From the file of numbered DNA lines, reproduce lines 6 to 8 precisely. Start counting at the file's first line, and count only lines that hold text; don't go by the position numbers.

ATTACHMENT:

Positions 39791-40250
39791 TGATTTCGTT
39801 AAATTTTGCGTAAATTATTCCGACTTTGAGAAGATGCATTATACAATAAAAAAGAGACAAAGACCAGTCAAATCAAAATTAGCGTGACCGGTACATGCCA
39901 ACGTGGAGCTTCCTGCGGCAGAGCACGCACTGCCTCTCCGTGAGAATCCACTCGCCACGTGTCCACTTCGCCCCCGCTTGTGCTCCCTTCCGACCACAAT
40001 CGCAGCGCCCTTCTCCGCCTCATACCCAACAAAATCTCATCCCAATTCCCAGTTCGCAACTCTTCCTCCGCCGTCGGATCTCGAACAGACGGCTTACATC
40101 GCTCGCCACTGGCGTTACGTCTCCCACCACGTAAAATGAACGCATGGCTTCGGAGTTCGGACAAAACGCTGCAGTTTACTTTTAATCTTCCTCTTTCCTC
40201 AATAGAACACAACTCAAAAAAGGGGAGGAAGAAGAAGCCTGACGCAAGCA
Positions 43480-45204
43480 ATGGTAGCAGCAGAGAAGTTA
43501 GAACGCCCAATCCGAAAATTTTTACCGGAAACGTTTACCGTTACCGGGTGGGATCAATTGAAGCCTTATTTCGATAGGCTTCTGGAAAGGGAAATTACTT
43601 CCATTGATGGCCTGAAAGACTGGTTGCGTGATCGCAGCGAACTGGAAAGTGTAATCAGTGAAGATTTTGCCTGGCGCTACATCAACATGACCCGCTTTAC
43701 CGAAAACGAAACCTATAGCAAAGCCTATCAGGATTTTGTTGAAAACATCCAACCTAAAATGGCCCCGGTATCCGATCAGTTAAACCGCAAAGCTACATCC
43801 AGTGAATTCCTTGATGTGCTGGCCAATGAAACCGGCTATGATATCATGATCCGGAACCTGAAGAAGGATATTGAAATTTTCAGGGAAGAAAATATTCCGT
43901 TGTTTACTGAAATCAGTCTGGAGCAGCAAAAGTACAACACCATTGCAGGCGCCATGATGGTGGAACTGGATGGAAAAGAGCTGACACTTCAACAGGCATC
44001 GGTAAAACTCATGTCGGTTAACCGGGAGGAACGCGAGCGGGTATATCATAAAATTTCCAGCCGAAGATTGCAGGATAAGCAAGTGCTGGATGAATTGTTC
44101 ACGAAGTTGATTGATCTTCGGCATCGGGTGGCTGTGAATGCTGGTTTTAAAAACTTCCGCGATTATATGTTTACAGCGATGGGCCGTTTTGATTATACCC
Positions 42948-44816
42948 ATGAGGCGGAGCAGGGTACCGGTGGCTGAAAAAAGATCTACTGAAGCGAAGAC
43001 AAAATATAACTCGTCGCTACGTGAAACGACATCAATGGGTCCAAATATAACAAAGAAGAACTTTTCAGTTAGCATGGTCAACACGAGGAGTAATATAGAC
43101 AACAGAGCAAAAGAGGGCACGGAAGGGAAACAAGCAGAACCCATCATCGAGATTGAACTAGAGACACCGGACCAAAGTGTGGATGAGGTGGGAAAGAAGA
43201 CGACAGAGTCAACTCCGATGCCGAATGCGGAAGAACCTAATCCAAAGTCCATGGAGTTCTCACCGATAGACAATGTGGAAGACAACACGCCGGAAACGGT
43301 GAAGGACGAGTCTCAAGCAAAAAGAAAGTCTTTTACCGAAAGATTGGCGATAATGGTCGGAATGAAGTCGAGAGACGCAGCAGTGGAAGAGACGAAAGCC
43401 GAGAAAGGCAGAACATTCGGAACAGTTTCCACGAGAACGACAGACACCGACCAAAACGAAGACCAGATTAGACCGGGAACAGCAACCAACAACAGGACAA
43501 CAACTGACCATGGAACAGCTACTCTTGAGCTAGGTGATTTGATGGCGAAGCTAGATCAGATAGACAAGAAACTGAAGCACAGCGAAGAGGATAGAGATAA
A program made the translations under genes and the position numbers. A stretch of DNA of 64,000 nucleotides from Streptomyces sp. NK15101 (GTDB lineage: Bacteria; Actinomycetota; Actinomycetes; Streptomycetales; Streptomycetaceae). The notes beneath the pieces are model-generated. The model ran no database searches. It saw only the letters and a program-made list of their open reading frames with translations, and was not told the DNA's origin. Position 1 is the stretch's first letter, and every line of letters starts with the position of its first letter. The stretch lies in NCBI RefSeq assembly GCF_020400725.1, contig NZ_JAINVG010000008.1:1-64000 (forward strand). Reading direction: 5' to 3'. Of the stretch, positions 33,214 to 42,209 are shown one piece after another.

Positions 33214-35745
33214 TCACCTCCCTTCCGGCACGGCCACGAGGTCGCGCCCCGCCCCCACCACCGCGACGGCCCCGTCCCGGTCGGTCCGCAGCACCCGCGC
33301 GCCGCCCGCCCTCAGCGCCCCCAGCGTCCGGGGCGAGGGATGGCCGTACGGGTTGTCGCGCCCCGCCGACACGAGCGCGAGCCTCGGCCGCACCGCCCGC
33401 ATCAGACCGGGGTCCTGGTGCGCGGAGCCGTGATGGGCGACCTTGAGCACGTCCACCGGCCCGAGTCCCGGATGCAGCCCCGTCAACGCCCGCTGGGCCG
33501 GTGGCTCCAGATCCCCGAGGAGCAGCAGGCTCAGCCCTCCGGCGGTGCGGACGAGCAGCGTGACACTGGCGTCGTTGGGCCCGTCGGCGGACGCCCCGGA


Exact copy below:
40101 GCTCGCCACTGGCGTTACGTCTCCCACCACGTAAAATGAACGCATGGCTTCGGAGTTCGGACAAAACGCTGCAGTTTACTTTTAATCTTCCTCTTTCCTC
40201 AATAGAACACAACTCAAAAAAGGGGAGGAAGAAGAAGCCTGACGCAAGCA
Positions 43480-45204